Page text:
Pique: Barca’s pre-season hasn’t helped us

first_imgGerard Pique blamed Barcelona’s pre-season fixtures for their slow start to the campaign after a 2-1 win over Villarreal on Tuesday.Barca eased the pressure on head coach Ernesto Valverde with their victory at Camp Nou, moving onto 10 points from six La Liga games.While not wanting to make excuses, Pique felt Barcelona’s pre-season, which saw them travel to Japan and the United States, has impacted their start to the campaign. Article continues below Editors’ Picks Ox-rated! Dream night in Genk for Liverpool ace after injury nightmare Messi a man for all Champions League seasons – but will this really be Barcelona’s? Are Chelsea this season’s Ajax? Super-subs Batshuayi & Pulisic show Blues can dare to dream Time for another transfer? Giroud’s Chelsea spell set to end like his Arsenal career Lionel Messi made just his first start of the season after recovering from a calf injury, only to come off at half-time due to an adductor problem.”The pre-season did not help at all to start well in the competition, a lot of travel and little training,” Pique said post-match. “Many of us notice it and we don’t have the tone yet, not only Messi, but we must continue because we are forced to win, it is a setback. “Look now what has happened to Messi, but there are no excuses, in the team there are qualified people to replace him and move on, although we hope he will be out as short as possible.”There are quite a few players who have not achieved the tone because it is what it is. I do not know the severity of his [Messi’s] injury and I hope it is as little as possible.”There are no excuses. Although it is the best there are no excuses in Barcelona, although the pre-season was not the best.”Goals from Antoine Griezmann and Arthur helped Barca past Villarreal, who pulled one back through Santi Cazorla. Pique said the three points were vital for Valverde’s team as they now sit a point behind league leaders Granada.”It was important to win so as not to disengage from the top teams. With both goals and Leo’s injury, the team has pulled back a bit,” he said.”They have advanced the lines and marked us. In the second half, it was difficult.”Barcelona make the trip to Getafe in their next outing on Saturday with Pique aware the Catalan faithful will expect nothing less than another win. “I understand the people, they pay the entrance fee and they deserve to express what they feel,” he told reporters, via Marca .”We would like to win all the games, but the players are people and emotionally and personally we have our life and it is difficult to yield 100 per cent and we are not machines.”We try to do our best. I wouldn’t give it more importance. We have to focus on Getafe.”last_img read more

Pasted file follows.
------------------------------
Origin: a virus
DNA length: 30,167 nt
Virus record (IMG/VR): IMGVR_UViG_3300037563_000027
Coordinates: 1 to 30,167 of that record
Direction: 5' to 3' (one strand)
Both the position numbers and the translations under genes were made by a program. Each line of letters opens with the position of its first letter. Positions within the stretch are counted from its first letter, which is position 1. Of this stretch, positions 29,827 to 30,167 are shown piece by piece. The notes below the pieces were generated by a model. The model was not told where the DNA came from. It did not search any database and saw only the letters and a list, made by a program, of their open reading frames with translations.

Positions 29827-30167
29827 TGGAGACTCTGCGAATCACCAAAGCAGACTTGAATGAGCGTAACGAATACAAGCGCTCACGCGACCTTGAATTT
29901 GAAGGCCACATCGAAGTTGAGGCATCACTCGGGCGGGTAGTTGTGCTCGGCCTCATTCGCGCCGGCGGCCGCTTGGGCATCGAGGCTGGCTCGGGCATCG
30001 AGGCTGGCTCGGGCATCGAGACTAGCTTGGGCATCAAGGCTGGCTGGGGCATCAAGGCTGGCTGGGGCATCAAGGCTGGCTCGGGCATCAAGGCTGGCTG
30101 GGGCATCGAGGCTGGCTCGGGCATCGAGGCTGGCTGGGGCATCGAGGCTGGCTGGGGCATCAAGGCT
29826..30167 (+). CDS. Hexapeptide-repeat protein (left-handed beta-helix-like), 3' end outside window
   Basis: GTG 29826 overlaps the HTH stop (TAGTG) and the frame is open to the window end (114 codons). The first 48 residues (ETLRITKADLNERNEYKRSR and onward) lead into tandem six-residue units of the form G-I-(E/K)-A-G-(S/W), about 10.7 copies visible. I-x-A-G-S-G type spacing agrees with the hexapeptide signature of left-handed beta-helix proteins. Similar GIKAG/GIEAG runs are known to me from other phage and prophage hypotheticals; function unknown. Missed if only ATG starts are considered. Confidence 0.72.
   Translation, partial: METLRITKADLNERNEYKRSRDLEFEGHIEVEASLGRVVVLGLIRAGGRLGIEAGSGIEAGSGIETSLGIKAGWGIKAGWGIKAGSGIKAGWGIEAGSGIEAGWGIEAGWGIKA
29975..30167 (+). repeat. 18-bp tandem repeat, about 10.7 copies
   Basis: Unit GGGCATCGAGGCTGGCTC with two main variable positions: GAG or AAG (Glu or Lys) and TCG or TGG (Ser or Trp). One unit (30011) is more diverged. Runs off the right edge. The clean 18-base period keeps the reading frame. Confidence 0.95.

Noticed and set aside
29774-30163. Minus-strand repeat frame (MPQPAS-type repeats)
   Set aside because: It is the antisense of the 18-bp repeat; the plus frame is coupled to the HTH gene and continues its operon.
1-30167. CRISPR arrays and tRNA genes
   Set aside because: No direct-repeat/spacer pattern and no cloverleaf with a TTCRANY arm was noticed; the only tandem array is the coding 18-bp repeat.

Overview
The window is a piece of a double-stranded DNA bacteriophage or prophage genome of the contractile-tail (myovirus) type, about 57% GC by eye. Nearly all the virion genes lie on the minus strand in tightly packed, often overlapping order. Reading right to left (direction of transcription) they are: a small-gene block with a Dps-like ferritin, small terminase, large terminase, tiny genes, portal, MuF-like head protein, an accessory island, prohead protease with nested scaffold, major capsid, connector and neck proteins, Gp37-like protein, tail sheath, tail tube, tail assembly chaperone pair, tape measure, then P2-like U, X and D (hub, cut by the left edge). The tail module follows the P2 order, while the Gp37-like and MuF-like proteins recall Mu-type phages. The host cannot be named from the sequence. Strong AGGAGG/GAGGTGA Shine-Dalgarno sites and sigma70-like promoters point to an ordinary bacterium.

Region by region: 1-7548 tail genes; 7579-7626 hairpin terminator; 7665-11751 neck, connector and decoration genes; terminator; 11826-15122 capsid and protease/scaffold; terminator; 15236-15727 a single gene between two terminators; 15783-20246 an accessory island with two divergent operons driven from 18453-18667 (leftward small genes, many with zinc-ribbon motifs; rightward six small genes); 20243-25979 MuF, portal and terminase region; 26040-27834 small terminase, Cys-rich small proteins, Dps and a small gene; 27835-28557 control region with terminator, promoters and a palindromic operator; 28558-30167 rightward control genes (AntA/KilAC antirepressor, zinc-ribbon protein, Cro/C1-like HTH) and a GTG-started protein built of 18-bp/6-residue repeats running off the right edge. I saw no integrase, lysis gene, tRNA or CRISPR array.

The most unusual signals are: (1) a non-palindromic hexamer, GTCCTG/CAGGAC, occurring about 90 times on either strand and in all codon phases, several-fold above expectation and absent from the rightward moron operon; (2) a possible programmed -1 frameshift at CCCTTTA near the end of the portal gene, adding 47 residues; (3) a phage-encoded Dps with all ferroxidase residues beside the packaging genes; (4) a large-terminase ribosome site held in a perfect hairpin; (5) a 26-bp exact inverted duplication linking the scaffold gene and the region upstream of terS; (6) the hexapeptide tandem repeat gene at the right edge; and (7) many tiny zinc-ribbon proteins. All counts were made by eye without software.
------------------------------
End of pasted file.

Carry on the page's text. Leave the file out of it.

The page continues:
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Technological Education graduate helps students rock robotics competition

Corey Lehman works with a student on the Rick Hansen Secondary School robotics team Theory6.If you ask Corey Lehman, he may just tell you that he teaches the coolest subject offered at Rick Hansen Secondary School in Mississauga: Robots.While the class is technically called Manufacturing Technology, Lehman, a recent Brock technological education graduate (TCTD ’12), has enjoyed teaching the complexities of a subject that goes beyond just “shop class.”“At most schools (manufacturing technology) means machine shop,” he said. “However, at Rick Hansen Secondary School … it is a specialist high skills major program.”Specialist high skills major programs let students focus on a career path that matches their skills and interests while meeting the requirements of the Ontario Secondary School Diploma (OSSD).Teaching the course also gave Lehman the chance to be the lead mentor of the school’s robotics team – one that joined forces with a team in Texas to win the FIRST Robotics Championships in St. Louis last month.FIRST (For Inspiration and Recognition of Science and Technology) was founded in the U.S. in 1989 to inspire and mentor young people in science, engineering and technology.Lehman, a former tool and die maker, and welder, began his involvement with the Rick Hansen robotics team, Theory6, during his second teaching practicum last year and hasn’t looked back.“It was the middle of the robotic team’s build season and I offered to help mentor in the machine shop,” he said. “A couple of weeks later and I was hooked. I travelled all over North America with the team and had quite the positive experience.”So when the opportunity to work at Rick Hansen arose, Lehman jumped at it.“I never could have seen myself teaching robotics,” he said. “Now that I am, I know it is the right career path for me.”Lehman not only has the knowledge to help his students achieve greatness, he also knows when to sit back and let them take the lead.With 85 students on the RHSS robotics team, Lehman said he prefers to simply facilitate the process, allowing the students to plan, design, build and program the robot. Students are able to learn the most this way, he said.Such programs offer experience and skills that continue to prepare the next generation of students for the proverbial real world.“FIRST Robotics gives students a chance to work together in real world situations,” he said. “They learn time management, how to communicate effectively with others, budgeting, design process, networking, building (and) hands-on skills and confidence.”And much like those who taught Lehman during his time in the technological education program, he feels the same pride seeing his students succeed.“I am so very proud of my students and truly feel they deserve everything they achieved this year.”Visit Theory6 online read more

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